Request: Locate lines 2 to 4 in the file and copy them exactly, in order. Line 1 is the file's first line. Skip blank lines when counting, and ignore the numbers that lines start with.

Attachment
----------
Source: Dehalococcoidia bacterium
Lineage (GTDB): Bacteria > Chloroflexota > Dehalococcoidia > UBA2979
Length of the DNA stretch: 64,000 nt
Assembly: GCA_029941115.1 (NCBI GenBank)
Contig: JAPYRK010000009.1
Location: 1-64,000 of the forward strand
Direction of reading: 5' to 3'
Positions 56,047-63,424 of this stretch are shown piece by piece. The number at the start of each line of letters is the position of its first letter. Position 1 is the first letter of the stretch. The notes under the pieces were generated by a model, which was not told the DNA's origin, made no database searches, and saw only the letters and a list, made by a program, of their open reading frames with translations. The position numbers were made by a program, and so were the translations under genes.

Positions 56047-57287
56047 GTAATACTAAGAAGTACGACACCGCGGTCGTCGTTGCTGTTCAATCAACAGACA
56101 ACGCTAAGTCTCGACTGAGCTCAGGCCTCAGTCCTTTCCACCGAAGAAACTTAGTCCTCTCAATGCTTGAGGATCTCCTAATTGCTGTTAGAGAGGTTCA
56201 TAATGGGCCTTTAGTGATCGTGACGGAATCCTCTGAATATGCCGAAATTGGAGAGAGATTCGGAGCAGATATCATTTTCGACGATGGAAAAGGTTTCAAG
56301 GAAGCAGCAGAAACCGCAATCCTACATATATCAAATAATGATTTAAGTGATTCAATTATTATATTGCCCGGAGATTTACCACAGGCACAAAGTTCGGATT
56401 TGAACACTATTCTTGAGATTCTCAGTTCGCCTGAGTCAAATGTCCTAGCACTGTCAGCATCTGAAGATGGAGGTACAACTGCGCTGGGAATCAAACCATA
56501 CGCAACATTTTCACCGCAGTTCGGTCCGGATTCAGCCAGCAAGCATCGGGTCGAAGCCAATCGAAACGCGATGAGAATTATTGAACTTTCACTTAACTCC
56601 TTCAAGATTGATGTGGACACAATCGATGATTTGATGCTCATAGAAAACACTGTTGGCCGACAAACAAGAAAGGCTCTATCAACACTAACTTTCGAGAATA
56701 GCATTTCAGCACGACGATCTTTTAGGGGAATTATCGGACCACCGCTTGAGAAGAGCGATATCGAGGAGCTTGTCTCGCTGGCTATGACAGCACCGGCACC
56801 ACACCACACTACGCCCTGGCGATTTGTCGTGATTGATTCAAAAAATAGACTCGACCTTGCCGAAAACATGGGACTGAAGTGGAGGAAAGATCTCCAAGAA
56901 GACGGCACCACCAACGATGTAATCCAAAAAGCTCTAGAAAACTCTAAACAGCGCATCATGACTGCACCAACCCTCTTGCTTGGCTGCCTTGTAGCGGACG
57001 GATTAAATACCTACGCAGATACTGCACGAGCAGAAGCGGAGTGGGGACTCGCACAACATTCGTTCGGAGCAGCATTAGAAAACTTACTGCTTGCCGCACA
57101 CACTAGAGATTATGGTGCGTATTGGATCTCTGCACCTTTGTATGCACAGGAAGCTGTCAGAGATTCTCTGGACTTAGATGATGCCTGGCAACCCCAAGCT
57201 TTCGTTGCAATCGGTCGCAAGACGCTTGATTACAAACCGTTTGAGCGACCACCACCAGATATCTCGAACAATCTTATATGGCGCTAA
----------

Lineage (GTDB): Bacteria > Chloroflexota > Dehalococcoidia > UBA2979
Length of the DNA stretch: 64,000 nt
Assembly: GCA_029941115.1 (NCBI GenBank)